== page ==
The Magistrate's Blog (2005-2012)

This blog has migrated to www.magistratesblog.blogspot.co.uk This blog is anonymous, and Bystander's views are his and his alone. Where his views differ from the letter of the law, he will enforce the letter of the law because that is what he has sworn to do. If you think that you can identify a particular case from one of the posts you are wrong. Enough facts are changed to preserve the truth of the tale but to disguise its exact source.

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Location: Near London, United Kingdom

The blog is written by a retired JP, with over 30 years' experience on the Bench.

Saturday, October 23, 2010

Simple But Very Important

It's been a really busy week, much of it sadly too fresh to blog. There was a day with media people - fascinating, but no, I can't tell you about it. There was a day in the remand court, dealing with about fifty varied cases, and there was a day of appraising a trainee chairman.
In amongst that lot was a simple little trial that turned out to encapsulate a lot of the basic principles of how a trial should work.

A bit of vandalism occurred in the early hours of the morning. A neighbour of the victim heard something and looked out. He saw someone whom he recognised walking away from the scene. He phoned the neighbour whom he suspected to be the victim (as he was) and they went downstairs to investigate. Police were called, but as happens with such a low-level crime, they did not attend until the next day, when they arrested a suspect, took him in for a taped interview, and took statements from the victim and the witness.
The independent witness was one of the best I have ever seen. He had been a neighbour of the suspect for ten years and more and he gave his evidence clearly and confidently. Under cross-examination he was unshaken, and courteously dealt with each challenge put to him by the young blonde defence barrister.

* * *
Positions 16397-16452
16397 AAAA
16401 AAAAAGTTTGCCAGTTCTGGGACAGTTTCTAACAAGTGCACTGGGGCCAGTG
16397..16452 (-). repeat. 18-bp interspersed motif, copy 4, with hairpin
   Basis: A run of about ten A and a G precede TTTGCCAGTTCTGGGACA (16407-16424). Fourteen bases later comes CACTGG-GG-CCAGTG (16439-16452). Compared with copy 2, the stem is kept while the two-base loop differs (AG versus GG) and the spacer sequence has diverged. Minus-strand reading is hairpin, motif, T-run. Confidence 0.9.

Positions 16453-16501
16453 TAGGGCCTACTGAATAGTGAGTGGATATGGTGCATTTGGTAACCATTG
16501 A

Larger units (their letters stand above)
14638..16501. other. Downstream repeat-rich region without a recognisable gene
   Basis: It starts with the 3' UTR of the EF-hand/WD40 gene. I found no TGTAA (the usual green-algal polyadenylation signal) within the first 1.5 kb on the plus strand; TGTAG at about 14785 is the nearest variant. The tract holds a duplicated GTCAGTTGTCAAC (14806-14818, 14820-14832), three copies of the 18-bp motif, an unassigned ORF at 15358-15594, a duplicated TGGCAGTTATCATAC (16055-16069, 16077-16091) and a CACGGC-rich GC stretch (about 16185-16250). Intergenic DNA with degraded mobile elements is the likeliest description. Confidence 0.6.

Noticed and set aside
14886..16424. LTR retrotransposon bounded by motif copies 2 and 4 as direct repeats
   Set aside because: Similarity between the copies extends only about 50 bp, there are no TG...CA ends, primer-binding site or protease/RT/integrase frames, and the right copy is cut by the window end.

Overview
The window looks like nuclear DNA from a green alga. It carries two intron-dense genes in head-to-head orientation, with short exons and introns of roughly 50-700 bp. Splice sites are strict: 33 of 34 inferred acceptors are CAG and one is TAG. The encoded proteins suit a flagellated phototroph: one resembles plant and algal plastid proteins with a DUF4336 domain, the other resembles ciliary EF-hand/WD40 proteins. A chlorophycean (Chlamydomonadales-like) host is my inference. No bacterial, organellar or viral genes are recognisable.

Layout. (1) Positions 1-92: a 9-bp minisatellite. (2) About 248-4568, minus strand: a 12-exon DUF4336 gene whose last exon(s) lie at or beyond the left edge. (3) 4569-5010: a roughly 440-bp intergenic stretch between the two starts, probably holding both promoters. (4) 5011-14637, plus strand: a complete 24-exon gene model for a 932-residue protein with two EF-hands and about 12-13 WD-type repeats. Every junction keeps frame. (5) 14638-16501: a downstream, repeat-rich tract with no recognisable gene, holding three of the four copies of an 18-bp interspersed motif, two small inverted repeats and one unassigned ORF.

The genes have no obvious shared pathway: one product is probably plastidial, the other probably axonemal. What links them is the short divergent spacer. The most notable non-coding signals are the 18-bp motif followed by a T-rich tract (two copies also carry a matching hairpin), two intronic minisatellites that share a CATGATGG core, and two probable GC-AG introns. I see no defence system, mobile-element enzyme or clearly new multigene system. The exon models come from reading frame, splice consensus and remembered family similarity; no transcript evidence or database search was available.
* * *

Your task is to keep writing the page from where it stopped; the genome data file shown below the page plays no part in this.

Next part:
When the defendant came to give his evidence it came down to a flat denial that he was there or had done the damage. He was unshaken in cross-examination.
So we had a very credible independent witness who knew the accused by sight, and a flat denial from that accused.
The defence summed up:- yes,the witness seemed sure. But it had been dark (although she accepted the witness' evidence that the lights were good). The damage happened, but the witness had not seen it happen - the evidence was circumstantial even though some debris was found close to the defendant's only available route home.
As I expected she then raised the Turnbull guidelines that come up in every case involving identity issues. The nub of Turnbull is that an honest and sincere witness can be mistaken. She then, very properly, drew our attention to the fact that our man had no previous convictions, which means in law that we must have regard to his good character. The legal adviser popped up on her feet to confirn this to be correct.
Out in the retiring room we soon agreed that the defendant was more likely than not to have done it, but that the lack of direct evidence of his actions, plus the Turnbull caveat, plus the good character rule meant that we could not be sure beyond reasonable doubt. We decided to say something to reassure the witness (who was still in court) that we did not doubt him, but rather that he had not seen enough for long enough.
So we trooped back in and I read out our reasons, finishing with the words "Not Guilty" .

We did the right thing, I am sure. I don't suppose that the victim or the helpful neighbour feel that way, and I expect that the local coppers put this one in the 'silly old magistrates' box.

But we were right, and I want people to know what we did and why we did it.

That is after all why I started this blog 1600 posts ago.